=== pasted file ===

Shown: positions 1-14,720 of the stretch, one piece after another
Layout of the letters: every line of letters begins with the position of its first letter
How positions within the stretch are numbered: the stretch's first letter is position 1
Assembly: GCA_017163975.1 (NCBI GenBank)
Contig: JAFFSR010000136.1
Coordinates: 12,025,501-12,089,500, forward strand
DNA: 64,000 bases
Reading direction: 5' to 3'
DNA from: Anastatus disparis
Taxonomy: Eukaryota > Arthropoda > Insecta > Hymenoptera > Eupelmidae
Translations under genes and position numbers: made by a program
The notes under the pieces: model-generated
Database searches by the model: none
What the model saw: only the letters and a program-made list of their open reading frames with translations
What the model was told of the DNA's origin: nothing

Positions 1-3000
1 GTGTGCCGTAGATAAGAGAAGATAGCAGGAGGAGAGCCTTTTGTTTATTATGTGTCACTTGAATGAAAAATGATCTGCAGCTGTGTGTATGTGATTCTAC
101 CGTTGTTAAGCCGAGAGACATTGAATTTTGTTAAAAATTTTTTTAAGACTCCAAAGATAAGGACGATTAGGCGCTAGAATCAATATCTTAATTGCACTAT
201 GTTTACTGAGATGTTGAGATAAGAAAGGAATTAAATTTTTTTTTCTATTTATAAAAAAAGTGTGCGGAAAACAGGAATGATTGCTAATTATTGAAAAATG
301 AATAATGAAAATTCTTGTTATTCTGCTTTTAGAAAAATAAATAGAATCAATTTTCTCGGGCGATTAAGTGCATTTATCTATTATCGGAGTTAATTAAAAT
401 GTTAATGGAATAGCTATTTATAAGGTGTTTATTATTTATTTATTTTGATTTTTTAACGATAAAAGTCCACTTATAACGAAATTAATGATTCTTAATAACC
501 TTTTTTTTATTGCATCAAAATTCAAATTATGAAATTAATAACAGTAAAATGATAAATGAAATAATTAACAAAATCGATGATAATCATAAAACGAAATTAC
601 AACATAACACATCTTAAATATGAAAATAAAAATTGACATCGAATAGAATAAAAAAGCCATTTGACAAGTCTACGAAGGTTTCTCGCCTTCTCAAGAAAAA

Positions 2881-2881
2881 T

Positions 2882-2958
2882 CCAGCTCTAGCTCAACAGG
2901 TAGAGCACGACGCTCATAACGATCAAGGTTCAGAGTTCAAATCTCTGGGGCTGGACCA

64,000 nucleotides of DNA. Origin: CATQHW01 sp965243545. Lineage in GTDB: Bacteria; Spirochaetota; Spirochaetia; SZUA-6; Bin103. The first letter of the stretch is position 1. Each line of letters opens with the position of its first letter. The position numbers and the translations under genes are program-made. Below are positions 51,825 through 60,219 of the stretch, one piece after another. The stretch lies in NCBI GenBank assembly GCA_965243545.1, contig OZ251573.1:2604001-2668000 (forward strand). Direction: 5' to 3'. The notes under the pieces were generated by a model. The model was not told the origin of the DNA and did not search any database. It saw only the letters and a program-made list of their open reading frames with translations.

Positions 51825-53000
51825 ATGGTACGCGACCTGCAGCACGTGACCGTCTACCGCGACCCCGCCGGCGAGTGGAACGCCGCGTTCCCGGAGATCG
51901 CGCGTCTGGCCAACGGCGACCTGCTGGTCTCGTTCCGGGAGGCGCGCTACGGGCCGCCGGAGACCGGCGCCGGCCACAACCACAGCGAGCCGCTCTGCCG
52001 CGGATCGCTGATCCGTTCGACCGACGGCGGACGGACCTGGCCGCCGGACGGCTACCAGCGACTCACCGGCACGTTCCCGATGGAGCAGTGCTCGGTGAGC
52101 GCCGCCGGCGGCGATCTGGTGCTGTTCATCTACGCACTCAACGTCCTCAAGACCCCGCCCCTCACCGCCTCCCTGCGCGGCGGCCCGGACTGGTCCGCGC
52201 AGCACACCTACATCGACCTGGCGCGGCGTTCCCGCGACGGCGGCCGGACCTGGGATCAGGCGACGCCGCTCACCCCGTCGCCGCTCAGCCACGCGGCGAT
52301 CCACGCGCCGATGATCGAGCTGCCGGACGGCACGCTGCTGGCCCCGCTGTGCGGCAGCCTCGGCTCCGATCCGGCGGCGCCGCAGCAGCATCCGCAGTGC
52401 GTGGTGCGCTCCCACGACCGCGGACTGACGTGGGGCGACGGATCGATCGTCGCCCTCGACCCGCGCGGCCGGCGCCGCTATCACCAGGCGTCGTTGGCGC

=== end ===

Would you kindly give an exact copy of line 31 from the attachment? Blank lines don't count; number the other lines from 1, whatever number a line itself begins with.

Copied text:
51825 ATGGTACGCGACCTGCAGCACGTGACCGTCTACCGCGACCCCGCCGGCGAGTGGAACGCCGCGTTCCCGGAGATCG